Baking can be fussy and substitutions don’t always result in tasty goodness. In this instance, while I can’t compare how this recipe might have turned out differently if I’d used every item to the exact specification, I can tell you that there was no lack of flavor, tender crumb, or rise. A win!

The house smelled divine. We sampled the focaccia as is and found it to be superb in flavor and taste. Then we cut the loaf in half, then half again, to top one section with fresh mozzarella and the other with pesto and home-grown tomatoes. These mini “pizzas” went into the broiler on high for three minutes, just enough to soften and slightly melt the cheese, and we called it dinner. Better than the local pizza joint (and that’s saying something when one lives in Chicago)! I’m not sure why we split up ingredients and didn’t just slather on the pesto and top with cheese and tomato to make Caprese bread, but sometimes, Sweets and I decide to be different.

This focaccia was perfect as foundation for a meal (and made great sandwich bread). Plan ahead just a bit to allow for the one hour rise and the 30 minute bake and you’ll have an easy solution to that nagging “what’s for dinner” question.

No Fuss Focaccia

(From King Arthur Flour)

  • 1-1/2 cups warm water
  • 7 TBSP olive oil with 2 tsp oregano — 3 TBSP for the recipe, the remainder for coating the pan and drizzling on top (*)
  • 1 tsp salt
  • 3 cups all-purpose flour (+)
  • 1 TBSP instant yeast
  • 4 tsp Pizza Dough Flavor
  • 1/4 cup Vermont Cheese Powder
  • Pizza Seasoning
  1. Lightly grease a 9″ x 13″ pan and drizzle 1 to 2 TBSP dipping oil into the bottom.
  2. Combine all the ingredients, except the pizza seasoning, and beat at high-speed with an electric mixer for 60 seconds.
  3. Scoop the sticky batter into the prepared pan, cover the pan, and let the dough rise at room temperature for 60 minutes, until it becomes puffy. Try to spread the dough in the pan a bit, but don’t worry if it doesn’t fill it — once the rise is complete, the pan will be full.
  4. Preheat the oven to 375°F.
  5. Gently poke the dough all over with your index finger.  Drizzle it lightly with the remaining oil and sprinkle with Pizza Seasoning to your preference.
  6. Bake the bread until it’s golden brown, 25 to 30 minutes.  Remove it from the oven, wait 5 minutes, then turn it out of the pan onto a rack. Serve warm or at room temperature.
Focaccia

Fresh out of the oven

Focaccia

Look at all the yummy seasoning. Can you tell we like the flavor of pizza?

Focaccia

Segregated Caprese bread. Next time, all together!

Please come back again to see what else comes out of the oven.

Until then, may your days be filled with tasty goodness!

Extra-Tangy Sourdough Bread

I’ve written a post or two about sourdough bread.  While those breads were yummy, they lacked that little extra tang that comes from true, San Francisco-style sourdough.  There’s a bite to the bread when you get it in the City by the Bay that adds something to the eating experience.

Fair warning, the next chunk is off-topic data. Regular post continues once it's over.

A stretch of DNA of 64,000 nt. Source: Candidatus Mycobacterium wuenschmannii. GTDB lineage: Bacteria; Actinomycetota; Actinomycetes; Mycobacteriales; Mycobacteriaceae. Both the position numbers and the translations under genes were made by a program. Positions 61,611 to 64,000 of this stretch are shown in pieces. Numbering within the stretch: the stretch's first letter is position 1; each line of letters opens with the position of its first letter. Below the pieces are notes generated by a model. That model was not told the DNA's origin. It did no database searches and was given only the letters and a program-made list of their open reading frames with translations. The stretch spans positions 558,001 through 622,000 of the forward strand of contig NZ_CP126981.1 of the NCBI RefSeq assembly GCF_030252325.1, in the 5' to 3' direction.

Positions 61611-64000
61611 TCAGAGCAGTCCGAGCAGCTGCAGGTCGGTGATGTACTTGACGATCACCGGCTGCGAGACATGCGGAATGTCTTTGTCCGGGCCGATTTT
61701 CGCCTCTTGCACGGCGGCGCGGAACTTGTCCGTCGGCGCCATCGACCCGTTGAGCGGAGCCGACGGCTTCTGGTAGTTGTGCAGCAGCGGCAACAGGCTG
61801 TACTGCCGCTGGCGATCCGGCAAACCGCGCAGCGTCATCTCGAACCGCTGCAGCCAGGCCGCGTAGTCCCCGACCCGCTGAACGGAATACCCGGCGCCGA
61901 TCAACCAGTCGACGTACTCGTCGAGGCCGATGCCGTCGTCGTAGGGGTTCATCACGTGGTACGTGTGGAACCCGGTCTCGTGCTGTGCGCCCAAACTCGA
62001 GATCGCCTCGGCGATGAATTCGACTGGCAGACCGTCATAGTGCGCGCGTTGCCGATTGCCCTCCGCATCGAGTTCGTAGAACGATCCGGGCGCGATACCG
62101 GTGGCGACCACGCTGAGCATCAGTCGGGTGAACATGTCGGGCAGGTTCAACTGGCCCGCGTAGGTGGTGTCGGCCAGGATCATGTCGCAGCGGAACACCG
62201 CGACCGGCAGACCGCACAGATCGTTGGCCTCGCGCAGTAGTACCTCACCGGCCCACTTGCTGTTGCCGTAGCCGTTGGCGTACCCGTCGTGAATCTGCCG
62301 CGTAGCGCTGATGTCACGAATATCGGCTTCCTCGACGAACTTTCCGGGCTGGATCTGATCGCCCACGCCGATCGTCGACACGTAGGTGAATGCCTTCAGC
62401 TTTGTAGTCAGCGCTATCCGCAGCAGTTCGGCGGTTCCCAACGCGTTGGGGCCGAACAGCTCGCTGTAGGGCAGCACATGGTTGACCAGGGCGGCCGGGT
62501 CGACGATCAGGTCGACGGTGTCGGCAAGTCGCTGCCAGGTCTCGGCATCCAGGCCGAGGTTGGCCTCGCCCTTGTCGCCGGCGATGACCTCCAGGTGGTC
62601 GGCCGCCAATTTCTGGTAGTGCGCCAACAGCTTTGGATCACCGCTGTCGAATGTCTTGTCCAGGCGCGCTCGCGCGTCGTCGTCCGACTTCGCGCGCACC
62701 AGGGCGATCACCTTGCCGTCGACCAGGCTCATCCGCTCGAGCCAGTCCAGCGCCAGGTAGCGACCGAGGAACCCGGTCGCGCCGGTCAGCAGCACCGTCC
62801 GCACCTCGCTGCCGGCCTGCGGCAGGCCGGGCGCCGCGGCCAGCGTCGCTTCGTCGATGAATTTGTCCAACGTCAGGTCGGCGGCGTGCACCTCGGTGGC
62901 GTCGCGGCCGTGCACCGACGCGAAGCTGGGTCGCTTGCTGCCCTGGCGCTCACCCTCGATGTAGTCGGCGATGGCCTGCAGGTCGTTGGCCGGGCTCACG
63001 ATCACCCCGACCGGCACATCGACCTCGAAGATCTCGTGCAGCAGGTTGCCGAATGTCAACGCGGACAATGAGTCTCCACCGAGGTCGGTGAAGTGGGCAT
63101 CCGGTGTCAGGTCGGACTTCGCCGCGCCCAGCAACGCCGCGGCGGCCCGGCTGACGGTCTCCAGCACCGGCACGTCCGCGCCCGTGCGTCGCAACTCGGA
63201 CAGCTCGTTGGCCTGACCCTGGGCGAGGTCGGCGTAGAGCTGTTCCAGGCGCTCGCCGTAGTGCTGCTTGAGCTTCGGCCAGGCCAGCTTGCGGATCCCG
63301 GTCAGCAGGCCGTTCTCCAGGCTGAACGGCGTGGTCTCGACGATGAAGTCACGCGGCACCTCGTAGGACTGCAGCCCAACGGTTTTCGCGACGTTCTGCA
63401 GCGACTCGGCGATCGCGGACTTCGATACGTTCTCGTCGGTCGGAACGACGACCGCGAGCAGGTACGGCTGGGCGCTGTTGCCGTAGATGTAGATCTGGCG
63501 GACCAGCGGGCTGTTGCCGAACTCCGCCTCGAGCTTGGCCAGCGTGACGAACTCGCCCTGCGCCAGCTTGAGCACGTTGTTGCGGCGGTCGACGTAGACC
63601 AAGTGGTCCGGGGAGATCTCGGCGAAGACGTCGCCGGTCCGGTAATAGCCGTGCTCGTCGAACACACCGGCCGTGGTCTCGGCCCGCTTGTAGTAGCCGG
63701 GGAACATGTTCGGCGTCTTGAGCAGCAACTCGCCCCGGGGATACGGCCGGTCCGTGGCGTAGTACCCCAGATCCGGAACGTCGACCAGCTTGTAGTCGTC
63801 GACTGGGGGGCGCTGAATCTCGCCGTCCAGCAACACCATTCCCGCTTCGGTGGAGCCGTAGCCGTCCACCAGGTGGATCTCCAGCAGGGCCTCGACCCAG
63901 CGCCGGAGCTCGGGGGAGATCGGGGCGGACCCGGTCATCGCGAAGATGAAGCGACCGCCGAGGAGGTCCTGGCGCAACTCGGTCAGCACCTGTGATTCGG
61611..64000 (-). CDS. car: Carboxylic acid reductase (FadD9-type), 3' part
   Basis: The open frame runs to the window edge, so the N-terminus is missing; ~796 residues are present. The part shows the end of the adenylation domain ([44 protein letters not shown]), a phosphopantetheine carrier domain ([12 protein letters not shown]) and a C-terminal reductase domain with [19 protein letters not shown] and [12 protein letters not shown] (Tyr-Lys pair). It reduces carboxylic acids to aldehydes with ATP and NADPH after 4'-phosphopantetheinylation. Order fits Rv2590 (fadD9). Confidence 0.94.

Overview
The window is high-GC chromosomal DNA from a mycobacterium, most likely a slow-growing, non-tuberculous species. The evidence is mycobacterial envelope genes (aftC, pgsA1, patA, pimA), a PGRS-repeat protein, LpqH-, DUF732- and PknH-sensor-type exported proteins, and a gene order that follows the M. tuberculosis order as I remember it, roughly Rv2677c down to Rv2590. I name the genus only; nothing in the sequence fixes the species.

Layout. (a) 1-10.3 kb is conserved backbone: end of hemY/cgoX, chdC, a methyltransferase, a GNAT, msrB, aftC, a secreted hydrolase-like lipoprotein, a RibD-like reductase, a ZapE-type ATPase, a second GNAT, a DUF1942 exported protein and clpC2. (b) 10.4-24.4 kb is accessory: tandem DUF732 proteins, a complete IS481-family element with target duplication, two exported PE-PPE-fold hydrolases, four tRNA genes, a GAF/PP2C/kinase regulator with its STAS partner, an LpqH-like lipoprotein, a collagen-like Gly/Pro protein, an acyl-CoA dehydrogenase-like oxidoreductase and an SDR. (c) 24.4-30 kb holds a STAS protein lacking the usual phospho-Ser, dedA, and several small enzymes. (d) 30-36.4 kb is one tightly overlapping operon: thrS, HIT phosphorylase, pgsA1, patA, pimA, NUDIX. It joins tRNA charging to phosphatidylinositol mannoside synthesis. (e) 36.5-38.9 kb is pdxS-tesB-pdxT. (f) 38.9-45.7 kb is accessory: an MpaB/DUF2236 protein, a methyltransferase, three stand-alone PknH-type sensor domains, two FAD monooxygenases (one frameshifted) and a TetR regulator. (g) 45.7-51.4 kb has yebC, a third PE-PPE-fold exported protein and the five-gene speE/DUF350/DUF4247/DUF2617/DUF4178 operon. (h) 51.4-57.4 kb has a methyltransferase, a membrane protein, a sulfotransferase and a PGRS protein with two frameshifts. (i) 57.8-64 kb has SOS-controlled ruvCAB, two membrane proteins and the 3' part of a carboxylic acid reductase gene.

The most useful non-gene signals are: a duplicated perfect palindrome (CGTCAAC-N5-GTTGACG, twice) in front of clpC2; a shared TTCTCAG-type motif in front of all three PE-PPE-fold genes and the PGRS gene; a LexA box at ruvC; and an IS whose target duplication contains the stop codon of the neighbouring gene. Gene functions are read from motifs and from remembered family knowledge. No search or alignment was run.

So I was excited to come across this recipe for Extra-Tangy Sourdough Bread in a recent email from King Arthur Flour.  It required a trip to The Spice House in Geneva to acquire the citric acid, but that’s never a hardship.  I love the smells in that store!

Other than the rise time (plan on a full 24 hours – there’s an overnight in the fridge step to the process), the actual hands-on time was only about 20 minutes so this bread was a piece of cake to bake.

The texture, the flavor, and the crumb were perfect.  I only used the 1/2 teaspoon suggestion for the citric acid, which did add a bite of sour to the sourdough, primarily to the crust.  Next time, I’ll bump it up that extra 1/8 of a teaspoon and the tang should be perfectly reminiscent of cable cars and seaside fog.

Extra-Tangy Sourdough Bread

(From King Arthur Flour)

  • 1 cup fed sourdough starter
  • 1-1/2 cups to 1-2/3 cups lukewarm water, enough to make a smooth dough
  • 5 cups all-purpose flour (I’m going to try with bread flour next time)
  • 1 TBSP sugar
  • 2-1/4 tsp salt
  • 1/2 tsp to 5/8 tsp citric acid (sour salt), optional, for extra-sour bread
  1. Combine the starter, water, and 3 cups of the flour.  Beat vigorously for 1 minute.
  2. Cover and let rest at room temperature for 4 hours.  Refrigerate overnight, for about 12 hours.
  3. Add the remaining ingredients: 2 cups of flour, sugar, salt, and citric acid, if you’re using it.  Knead to form a smooth dough.
  4. Allow the dough to rise in a covered bowl until it’s relaxed, smoothed out, and risen.  Depending on the vigor of your starter, it may become really puffy, or it may rise just a bit.  This can take anywhere from 2 to 5 hours.  Sourdough bread, especially sourdough without added yeast, is as much art as science.  Everyone’s timetable will be different.  Go with the flow and don’t stress about it.
  5. Gently divide the dough in half so you have two loaves.